Can you explain this?
Got a client email; he had received an email from his PUD that said he still owned 5 lots in the area where I had finished doing a replat taking 7 lots and making them 2.
That was approved in February.
4 months or so ago. All signed by the county, recorded and two quit claim deeds filed to split the replat into the correct ownership.
He is trying to reduce his lot payment from 5 to 1 and the PUD said they reviewed his application and he still owns 5 lots because the county GIS shows it that way.
Soooooo,,,,,,,I sent the scanned plat, the file on I-doc showing the recording, the two deeds.
Lucky for me I hadn't removed and folder I keep on my desktop to send emails from as ongoing jobs are completed. Made it real simple.
Come on now 4 months?
And really they are using the GIS for their review?
It's a wonder they can bill the correct lot owners.
Come on now 4 months?
Yup. 4 months for me to consider starting your survey at this moment in human history. ( side note , boy my Iphone does not like beer leg dot come lately….)
Very few public employees that I come across are quick to do anything but it made me laugh to hear that it had to be 5 lots because the County GIS said so!!
I love your posts! You have more bizarre episodes in chaos in two months than most of us have in twenty years. What happens next? 😎
...because the County GIS said so!!
Unfortunately, that is fairly common. We recently had a two-lot binding site plan (similar to a plat) where everything got approved, they moved forward with constructing a storage facility on one lot, and right as they finished up and went for their occupancy certificate, the city refused.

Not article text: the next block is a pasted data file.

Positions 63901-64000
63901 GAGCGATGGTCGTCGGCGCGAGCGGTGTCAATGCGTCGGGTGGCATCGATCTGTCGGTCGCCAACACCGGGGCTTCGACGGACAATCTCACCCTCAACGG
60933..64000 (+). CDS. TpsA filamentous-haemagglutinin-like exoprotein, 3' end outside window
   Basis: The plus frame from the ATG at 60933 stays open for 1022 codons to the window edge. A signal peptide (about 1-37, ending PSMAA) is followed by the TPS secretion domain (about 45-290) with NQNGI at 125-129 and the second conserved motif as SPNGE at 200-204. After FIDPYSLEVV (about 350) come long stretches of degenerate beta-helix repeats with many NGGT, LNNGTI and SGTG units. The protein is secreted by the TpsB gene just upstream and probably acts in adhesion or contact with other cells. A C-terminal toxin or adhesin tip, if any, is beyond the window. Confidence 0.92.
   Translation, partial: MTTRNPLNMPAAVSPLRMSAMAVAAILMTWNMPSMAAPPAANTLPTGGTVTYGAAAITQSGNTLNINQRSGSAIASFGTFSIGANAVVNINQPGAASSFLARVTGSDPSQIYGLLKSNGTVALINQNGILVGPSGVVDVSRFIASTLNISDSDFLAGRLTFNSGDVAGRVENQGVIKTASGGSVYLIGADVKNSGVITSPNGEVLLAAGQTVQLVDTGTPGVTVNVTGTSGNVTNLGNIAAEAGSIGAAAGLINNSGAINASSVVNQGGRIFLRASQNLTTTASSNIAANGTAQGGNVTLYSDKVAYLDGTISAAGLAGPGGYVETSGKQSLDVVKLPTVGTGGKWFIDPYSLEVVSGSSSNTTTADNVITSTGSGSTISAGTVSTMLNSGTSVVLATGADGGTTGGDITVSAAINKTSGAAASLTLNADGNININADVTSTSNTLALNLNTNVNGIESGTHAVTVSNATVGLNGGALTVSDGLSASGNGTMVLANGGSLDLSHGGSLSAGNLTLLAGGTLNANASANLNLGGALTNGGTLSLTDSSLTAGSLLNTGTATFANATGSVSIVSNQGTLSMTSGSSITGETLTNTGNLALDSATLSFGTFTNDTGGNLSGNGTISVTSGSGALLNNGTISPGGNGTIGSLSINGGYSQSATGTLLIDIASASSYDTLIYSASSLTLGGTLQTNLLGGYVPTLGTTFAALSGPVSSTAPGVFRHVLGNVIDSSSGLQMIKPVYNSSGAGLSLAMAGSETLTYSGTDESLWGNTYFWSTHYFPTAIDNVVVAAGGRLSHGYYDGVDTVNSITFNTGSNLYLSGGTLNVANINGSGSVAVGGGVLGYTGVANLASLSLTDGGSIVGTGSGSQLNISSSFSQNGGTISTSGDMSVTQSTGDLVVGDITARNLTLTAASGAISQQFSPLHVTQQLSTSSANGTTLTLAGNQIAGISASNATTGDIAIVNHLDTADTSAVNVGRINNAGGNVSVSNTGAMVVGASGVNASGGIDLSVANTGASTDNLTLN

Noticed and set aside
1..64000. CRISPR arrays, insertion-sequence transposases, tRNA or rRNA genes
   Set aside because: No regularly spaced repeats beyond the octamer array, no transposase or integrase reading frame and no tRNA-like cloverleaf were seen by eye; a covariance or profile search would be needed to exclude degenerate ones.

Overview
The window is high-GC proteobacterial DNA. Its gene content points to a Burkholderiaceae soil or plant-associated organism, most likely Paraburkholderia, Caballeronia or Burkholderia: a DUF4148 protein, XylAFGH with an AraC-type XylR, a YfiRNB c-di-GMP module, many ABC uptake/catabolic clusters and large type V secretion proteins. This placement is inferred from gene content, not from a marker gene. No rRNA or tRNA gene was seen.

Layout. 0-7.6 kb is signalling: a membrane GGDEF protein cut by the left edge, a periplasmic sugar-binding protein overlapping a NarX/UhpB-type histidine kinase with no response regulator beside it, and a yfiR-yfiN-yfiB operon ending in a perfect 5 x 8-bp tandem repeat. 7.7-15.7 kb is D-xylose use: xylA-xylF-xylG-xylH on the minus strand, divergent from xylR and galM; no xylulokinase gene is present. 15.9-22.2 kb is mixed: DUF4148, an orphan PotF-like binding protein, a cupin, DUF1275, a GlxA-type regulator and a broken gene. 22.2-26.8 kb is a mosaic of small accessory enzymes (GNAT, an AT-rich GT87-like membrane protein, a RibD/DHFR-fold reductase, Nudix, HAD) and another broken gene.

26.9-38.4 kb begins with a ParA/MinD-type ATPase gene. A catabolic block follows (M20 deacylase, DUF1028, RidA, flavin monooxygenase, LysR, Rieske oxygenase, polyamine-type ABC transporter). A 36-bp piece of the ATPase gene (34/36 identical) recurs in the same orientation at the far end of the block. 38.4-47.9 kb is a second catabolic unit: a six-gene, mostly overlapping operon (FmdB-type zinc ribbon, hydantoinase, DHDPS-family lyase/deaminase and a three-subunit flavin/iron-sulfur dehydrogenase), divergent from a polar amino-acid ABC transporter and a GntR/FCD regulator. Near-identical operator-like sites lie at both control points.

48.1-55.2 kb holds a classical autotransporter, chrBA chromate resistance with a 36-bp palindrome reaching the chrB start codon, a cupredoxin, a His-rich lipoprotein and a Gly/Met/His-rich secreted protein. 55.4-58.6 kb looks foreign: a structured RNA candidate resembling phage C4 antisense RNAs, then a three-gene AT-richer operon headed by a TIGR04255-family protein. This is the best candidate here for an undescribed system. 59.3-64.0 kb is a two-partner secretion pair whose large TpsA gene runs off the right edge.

Why? Because we were supposedly showing the other undeveloped lot (fronting on a semi-major state highway) incorrectly.
The GIS team insisted that there was a 10-foot ROW taking that we were not showing, and that it threw the whole project into question. (The other lot's preliminary design was out the window if this was true.) We had done the civil design, as well as the construction staking, and not once before had this come up.
So I spent a couple hours looking into things, only to find that someone in the GIS department had double-dipped on the ROW take (which we had already researched and depicted), which is why our lines weren't matching. But for about two days, the whole damned project was thrown into question because the magic lines on the interwebs didn't match our survey.